Editor’s Note: This article is part of our 2018 Preview feature, which looks at the big topics facing the industry next year. Click here for the 2018 preview in wireless, click here for the 2018 preview in cable and video, and click here for the 2018 preview in the wireline industry.
After a huge 2016 for streaming services, including the launch of DirecTV Now, 2017 upped the ante. It brought two more high-profile virtual MVPDs to market while other services like Seeso and Fullscreen bowed out.
Looking ahead to 2018, it’s going to be another full year of OTT and streaming proliferation along with continued growth from the major players.
ESPN+, the network’s upcoming direct-to-consumer streaming service, is still set to launch in early 2018 and could be the blockbuster for the first half of the year. Disney’s proposed $52 billion deal for 21st Century Fox assets—including 22 regional sports networks—looked like it could have provided a boost for ESPN’s digital strategy, but Disney CEO Bob Iger said those channels won’t be of much value to the DTC launch, though he left the door open for the future.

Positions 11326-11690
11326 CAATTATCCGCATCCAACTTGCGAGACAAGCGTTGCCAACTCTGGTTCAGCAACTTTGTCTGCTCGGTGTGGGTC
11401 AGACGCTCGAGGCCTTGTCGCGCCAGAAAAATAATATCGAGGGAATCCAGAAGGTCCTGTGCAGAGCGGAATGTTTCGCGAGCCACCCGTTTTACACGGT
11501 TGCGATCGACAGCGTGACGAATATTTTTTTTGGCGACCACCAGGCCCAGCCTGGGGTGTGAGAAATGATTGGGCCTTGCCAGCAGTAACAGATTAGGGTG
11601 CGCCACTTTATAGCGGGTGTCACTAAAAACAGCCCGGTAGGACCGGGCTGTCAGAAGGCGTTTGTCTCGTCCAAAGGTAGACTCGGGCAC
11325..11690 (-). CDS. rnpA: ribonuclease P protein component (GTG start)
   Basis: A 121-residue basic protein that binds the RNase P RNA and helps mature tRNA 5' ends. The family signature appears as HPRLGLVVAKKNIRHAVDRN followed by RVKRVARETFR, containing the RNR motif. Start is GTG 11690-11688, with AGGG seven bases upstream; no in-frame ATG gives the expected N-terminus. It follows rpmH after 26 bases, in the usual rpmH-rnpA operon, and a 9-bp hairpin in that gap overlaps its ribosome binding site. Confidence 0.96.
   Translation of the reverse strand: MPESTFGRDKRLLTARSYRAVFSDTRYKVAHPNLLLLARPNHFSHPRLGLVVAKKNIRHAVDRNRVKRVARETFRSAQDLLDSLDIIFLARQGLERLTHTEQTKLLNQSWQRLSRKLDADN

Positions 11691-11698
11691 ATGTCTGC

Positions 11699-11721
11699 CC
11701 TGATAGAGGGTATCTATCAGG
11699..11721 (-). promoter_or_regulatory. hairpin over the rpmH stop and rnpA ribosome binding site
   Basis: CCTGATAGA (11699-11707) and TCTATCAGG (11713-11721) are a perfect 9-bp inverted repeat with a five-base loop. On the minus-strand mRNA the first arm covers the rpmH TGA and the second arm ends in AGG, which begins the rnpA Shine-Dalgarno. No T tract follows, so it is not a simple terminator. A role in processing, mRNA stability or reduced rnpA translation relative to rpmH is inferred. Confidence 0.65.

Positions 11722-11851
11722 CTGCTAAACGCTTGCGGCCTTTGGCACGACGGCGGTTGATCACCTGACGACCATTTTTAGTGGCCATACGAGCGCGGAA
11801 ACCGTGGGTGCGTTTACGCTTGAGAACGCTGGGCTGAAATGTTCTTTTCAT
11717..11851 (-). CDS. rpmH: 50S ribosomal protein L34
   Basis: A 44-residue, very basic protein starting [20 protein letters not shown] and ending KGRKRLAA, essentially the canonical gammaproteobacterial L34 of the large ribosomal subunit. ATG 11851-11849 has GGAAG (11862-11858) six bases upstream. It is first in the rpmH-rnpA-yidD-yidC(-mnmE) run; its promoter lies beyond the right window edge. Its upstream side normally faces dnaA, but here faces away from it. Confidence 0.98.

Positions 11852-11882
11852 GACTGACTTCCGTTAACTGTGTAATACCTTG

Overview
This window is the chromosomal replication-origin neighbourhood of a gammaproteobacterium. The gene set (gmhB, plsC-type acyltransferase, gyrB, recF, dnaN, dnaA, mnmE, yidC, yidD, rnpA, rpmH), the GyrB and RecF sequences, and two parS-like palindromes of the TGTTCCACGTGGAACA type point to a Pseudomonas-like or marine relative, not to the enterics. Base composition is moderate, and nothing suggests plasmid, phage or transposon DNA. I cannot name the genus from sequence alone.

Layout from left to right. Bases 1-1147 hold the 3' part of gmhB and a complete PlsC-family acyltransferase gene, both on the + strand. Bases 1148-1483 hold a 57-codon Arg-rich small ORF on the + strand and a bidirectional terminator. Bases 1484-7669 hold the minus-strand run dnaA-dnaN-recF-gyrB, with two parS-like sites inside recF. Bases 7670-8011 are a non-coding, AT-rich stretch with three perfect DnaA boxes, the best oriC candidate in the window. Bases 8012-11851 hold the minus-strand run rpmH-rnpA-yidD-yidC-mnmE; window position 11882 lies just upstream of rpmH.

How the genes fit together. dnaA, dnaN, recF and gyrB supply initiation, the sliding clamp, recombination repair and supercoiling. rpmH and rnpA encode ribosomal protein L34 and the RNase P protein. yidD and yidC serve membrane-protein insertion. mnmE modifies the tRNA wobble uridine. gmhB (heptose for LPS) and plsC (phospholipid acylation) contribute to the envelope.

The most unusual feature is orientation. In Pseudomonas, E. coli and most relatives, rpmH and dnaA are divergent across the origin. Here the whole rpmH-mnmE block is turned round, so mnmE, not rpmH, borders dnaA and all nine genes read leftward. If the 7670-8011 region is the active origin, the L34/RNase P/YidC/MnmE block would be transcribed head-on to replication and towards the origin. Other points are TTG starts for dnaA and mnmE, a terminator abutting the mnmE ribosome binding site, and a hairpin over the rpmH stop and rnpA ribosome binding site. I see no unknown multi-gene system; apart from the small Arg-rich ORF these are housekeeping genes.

“If there’s an opportunity to bring their product more in the direct-to-consumer vein, we’ll take full advantage of that,” Iger said.
With or without that Fox Sports content on board, I’ll be watching that launch closely and the impact it might have for ESPN, which has long been suffering through the decline of linear TV.
Another early contender in 2018 for disruptive streaming service is Verizon’s long-delayed virtual MVPD. After a series of fits and starts, Verizon could finally be ready to uncork its own vMVPD in spring 2018 and see about taking on AT&T’s DirecTV Now, Dish Network’s Sling and all the other vMVPDs with big head starts.
Of course, it won’t just be new streaming services making noise in 2018. Netflix is gearing up to spend an eye-popping $8 billion—or roughly the entire 2017 GDP of Haiti—on original content. That includes producing 80 feature films, so perhaps 2018 will be the year that Netflix puts to rest the debate of whether Netflix’s films are on par with movies that get the full theatrical release treatment.
Amazon will likely keep spending as it seeks a global hit series, and Hulu will inch closer to having a majority owner—through the Disney-Fox deal—and with it more agility to react to the market. Surely many other current or soon-to-launch streaming services will impact the industry this year too. I’ll be watching and covering it all. — Ben | @fierce_video